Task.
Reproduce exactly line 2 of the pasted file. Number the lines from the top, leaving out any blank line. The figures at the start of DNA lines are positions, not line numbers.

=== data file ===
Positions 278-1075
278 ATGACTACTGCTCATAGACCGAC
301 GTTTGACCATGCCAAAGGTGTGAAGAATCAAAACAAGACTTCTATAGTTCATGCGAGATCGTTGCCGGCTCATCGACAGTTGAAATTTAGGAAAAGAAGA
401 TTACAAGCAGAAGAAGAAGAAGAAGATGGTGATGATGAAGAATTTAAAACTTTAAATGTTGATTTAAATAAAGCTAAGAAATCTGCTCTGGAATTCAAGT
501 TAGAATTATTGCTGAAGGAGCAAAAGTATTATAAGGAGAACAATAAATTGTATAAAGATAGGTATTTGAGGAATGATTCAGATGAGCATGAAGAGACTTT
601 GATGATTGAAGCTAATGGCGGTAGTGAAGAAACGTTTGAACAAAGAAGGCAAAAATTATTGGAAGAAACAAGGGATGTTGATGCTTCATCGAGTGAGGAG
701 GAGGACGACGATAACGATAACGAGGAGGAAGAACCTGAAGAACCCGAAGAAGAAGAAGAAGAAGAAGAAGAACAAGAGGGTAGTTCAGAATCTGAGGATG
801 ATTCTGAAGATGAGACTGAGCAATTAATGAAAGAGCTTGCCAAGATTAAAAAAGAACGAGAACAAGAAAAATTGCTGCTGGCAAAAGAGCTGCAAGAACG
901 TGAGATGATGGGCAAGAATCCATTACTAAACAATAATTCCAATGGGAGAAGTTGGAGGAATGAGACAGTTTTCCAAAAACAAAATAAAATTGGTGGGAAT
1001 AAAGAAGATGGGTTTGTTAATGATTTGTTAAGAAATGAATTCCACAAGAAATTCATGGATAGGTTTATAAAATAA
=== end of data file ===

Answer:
278 ATGACTACTGCTCATAGACCGAC